Exhibit 10-9 Differential analysis fundraiser special order
Video Illustration 10-3: Special order decision LO5
Jada developed an all-natural, human-grade dog food called Posh Pet. She is currently making the dog food in a small rented space. Due to local wildfires, a local shelter asked if she could provide her dog food at cost to help with the influx of displaced animals. She currently sells 500 units per month and this request would not affect her normal sales. She wants to help the shelter and just cover the incremental costs associated with the special order. She collected the following information to aid in making this decision. What is the per unit amount she needs to charge to cover her costs?
Exhibit 10-2 Financial data for Posh Pet
1.) All of the additional units would require direct material and direct labor.
2.) Of the manufacturing overhead, $2.00 per unit is a fixed charge for rent on the facility. She has the space to make the order so the special order would have no effect on the rent. The remaining $0.25 of manufacturing overhead is variable and would be incurred on each unit in the special order.
Exhibit 10-2 Differential analysis template for Posh Pet and video explanation
Sell or process further LO6
Some raw materials must be separated or refined in the process of manufacturing a final product. Secondary materials or by-products are sometimes created when the original raw material is separated or refined. A single raw material input that can be separated into one or more materials is known as a joint product. The point at which the original raw material input is separated into more than one output is known as the split-off point. For example, crude oil is considered a joint product. Several oil products, including gasoline, jet fuel, lubricants, petroleum jelly, and other chemicals, are extracted during the refinement process. Differential decision making can be used to analyze the effect of selling the by-products created at the split-off point versus processing the by-products further before selling them.
Costs are classified as joint costs or additional processing costs when considering a sell or process further decision. Joint costs are costs incurred to process the raw material input to the split-off point. Secondary materials or by-products are created at the split-off point. The costs incurred to process the secondary materials after the split-off point are additional processing costs.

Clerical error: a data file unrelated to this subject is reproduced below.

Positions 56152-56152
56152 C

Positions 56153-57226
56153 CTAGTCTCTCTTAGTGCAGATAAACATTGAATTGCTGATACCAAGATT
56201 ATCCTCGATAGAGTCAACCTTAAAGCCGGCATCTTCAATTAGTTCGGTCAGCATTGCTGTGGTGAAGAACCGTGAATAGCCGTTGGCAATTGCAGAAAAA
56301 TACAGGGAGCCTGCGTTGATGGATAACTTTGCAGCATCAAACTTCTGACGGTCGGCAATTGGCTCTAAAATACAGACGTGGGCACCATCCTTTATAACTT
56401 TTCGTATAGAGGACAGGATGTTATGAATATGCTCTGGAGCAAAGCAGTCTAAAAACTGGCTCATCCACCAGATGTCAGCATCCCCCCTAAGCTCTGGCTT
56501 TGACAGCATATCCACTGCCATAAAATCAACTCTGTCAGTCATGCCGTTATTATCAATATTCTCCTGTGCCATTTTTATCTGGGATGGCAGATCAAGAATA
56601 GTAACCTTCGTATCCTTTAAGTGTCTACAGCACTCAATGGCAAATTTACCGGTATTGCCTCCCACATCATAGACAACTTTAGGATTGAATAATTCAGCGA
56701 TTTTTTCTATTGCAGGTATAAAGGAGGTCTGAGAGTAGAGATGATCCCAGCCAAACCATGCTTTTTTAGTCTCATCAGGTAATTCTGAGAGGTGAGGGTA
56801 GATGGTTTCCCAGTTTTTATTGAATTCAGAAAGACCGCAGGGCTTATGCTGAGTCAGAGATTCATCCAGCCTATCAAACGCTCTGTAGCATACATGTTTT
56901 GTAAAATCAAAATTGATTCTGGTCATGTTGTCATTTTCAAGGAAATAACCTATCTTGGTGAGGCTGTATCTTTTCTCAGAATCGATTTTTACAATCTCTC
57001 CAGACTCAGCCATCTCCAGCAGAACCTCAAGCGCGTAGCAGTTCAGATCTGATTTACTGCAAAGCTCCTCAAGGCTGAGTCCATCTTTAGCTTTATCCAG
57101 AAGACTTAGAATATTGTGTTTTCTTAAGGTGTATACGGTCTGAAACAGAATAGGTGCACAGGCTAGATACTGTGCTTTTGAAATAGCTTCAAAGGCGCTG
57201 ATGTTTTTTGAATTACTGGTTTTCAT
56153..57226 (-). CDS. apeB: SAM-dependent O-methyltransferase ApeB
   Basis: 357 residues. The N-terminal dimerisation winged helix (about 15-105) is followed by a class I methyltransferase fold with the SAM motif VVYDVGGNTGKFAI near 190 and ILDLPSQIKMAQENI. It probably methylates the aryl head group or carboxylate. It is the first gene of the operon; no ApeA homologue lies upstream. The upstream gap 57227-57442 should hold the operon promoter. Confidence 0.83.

Joint costs are irrelevant when deciding to sell or process by-products further. Joint costs are considered sunk costs. Regardless if the by-product is discarded, sold as is, or processed further, the joint costs have already been incurred and are therefore unavoidable.
Additional processing costs are relevant to the decision to sell or process further because they are different between the alternatives. If the by-product is discarded or sold as is, additional processing costs are not incurred. However, additional processing costs are incurred if the by-product is processed further.
Differential decision making can be used to analyze the decision to sell a by-product as is or to process it further. The example of Shrooms, an organic mushroom farm, is continued to illustrate a sell or process further decision. Carlos projects that he can produce 500,000 lbs. of cremini and 48,000 lbs. of shiitake mushrooms in the upcoming fiscal year. Approximately 10% of both species of mushrooms will not comply with commercial standards in terms of caliber, shape, or size. At harvest, Carlos projects that 50,000 lbs. of cremini and 4,800 lbs. of shiitake mushrooms will be irregular mushrooms. Irregular mushrooms cannot be sold through the company’s regular sales channels. Carlos can sell the irregular mushrooms, as is, to a food co-packer that uses the mushrooms in a commercial soup product. Or, Carlos can process the irregular mushrooms into an organic dried blend and sell them to a vendor at the farmer’s market. Carlos collected the data, presented below, related to this decision to sell the irregular mushrooms as is or process them into a dried mushroom blend.
- The retail prices for mushrooms that comply with commercial standards are $1.92 per pound of cremini and $7.20 per pound of shiitake.
- Both products have similar costs to grow, $1.75 per pound. Product growing costs include direct materials $0.40, direct labor $1.05, and farm overhead $0.30.
- The copacker will pay $1.30 and $5.00 per pound for the irregular cremini and shiitake mushrooms, respectively.
- Carlos can sell the organic dried blend mushrooms for $4.50 per half-pound bag.
- The irregular mushrooms could be combined, dehydrated, and packaged to process the mushrooms into a dried mushroom blend. One pound of fresh mushrooms yields one-half pound of dried mushrooms. The total of dried blend would be (50,000 + 4,800 lbs.) / 2 = 27,400 pounds. Carlos estimates it will cost an additional $6,000 to dehydrate the dried blend. The dried blend would be packaged in half-pound bags. Packaging costs for the dried blend are $1.20 per bag.
The retail prices for the commercially standard mushrooms are irrelevant since the irregular mushrooms cannot be sold through normal sales channels.
The product costs incurred to grow the mushrooms are considered joint costs. These costs are incurred to produce all the mushrooms. The irregular mushrooms are a by-product of the commercially standard mushroom harvest. The harvest is considered the split-off point.
The irregular mushrooms can be sold, as is, to the food copacker. This amount is relevant since this revenue is only realized if Shrooms sells the mushrooms to the copacker at harvest. The total sales value of the irregular mushrooms at the split-off point is (50,000 x $1.30) + (4,800 x $5.00) = $89,000.